Please print, complete and post the Junior SIPP form below.
- Bank or building society details of everyone who intends to pay into the Junior SIPP
- The code or name of any investments in the Junior SIPP
Start saving just a small amount on behalf of a child now to make a real difference to their future opportunities.
A Fidelity Junior Self-Invested Personal Pension (Junior SIPP) is a tax-efficient way to start building a nest-egg for your child.
The value of investments can go down as well as up so you may not get back what you invest. Eligibility to invest in a Junior SIPP depends on personal circumstances and all tax rules may change in the future. Withdrawals from a Junior SIPP will not normally be possible until the child reaches age 55.
Thanks to long-term growth potential and the effect of compounding, investing just £3,600 into a Junior SIPP when your child is born can make a huge difference in their old age. And, thanks to government tax relief, paying in only £2,880 will see £3,600 added to the child's Junior SIPP account.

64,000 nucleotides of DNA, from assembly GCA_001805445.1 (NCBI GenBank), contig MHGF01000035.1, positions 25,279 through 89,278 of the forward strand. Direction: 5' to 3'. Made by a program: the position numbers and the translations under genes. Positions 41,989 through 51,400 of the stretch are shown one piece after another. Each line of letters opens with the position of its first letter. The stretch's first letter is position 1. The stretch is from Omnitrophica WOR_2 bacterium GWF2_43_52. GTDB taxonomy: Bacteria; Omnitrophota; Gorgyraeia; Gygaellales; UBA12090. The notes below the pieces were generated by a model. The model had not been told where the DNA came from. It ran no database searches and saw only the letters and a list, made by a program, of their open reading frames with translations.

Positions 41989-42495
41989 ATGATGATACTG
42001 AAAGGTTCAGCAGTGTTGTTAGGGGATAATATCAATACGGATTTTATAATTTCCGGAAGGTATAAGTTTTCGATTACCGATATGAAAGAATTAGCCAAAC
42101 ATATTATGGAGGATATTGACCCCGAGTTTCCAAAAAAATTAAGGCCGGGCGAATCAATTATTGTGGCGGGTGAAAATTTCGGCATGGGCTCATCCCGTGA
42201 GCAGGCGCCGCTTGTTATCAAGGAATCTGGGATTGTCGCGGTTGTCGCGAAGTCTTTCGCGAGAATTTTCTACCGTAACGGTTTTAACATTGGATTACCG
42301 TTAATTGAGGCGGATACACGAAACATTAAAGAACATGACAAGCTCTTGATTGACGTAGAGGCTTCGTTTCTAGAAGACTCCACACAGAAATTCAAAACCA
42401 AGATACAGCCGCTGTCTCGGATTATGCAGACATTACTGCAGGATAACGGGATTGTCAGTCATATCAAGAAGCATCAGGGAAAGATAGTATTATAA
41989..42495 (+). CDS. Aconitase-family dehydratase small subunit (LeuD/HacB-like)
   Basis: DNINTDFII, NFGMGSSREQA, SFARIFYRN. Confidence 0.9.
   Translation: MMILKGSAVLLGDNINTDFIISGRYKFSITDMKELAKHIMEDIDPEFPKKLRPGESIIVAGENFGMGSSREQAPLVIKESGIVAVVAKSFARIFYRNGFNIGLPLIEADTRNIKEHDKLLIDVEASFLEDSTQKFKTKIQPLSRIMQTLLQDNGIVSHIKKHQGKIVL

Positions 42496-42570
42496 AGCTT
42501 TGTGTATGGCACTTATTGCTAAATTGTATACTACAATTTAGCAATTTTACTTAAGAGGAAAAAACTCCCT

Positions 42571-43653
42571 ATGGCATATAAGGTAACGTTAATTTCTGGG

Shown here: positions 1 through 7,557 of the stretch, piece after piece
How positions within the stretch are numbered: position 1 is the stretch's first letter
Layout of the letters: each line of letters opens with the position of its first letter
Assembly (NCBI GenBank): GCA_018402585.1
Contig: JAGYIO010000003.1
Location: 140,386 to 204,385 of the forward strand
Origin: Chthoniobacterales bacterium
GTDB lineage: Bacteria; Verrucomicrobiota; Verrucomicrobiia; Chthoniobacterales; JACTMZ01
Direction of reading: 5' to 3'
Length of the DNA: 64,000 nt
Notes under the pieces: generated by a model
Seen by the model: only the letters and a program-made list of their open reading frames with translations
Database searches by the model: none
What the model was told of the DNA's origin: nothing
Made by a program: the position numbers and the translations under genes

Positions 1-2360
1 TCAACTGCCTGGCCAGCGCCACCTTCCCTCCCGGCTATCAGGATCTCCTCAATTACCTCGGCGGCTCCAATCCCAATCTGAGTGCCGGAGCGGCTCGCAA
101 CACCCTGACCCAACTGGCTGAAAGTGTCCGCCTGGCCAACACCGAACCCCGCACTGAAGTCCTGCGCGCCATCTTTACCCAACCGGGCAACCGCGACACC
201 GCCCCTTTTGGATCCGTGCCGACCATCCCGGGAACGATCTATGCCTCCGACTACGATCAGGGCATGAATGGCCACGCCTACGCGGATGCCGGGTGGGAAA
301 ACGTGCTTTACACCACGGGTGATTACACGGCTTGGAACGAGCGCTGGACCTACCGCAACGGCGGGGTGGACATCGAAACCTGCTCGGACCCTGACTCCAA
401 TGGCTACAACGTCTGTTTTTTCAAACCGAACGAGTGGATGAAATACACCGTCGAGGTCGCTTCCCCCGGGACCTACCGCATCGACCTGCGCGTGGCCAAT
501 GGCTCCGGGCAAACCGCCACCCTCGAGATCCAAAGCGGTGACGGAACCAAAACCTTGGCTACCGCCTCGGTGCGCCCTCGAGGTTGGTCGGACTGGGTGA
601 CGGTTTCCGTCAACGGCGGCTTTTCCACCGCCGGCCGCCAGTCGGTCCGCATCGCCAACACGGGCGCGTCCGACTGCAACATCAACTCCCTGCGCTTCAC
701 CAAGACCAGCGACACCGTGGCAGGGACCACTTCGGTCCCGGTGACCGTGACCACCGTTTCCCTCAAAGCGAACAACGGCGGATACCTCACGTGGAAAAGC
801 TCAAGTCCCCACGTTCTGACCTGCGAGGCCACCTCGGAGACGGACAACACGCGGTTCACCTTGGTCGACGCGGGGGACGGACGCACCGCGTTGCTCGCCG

Tax rules and reliefs are likely to change between now and a child’s retirement and the eligibility to invest in a pension will depend on personal circumstances. The amount you might get back at 65 is only a projection, it's not guaranteed. Please remember, how your investments perform and the charges may affect the value of your investments and you may not get back the amount you invested.
Our pricing has no hidden charges or fees, so you know exactly what you pay for and when you pay it.
You can open a Fidelity Junior SIPP for a child if you are the parent or guardian.
The account is held in the child’s name and the child must be under the age of 18.
You, or anyone else, can contribute up to £2,880 a year.
Contributions up to this amount will benefit from basic rate tax relief (currently 20%) from the government.
Tax relief means we claim and add another £20 from the government for every £80 paid in.
This means up to £3,600 can be invested with only £2,880 needing to be paid in.
The value of investments can go down as well as up, and you may get back less than you invest. The eligibility to invest in a pension depends on individual circumstances and all tax rules may change in the future. This information is not a personal recommendation for any particular investment. If you are unsure about the suitability of an investment you should speak to an authorised financial adviser. You will not normally be able to withdraw money from a pension until you are 55.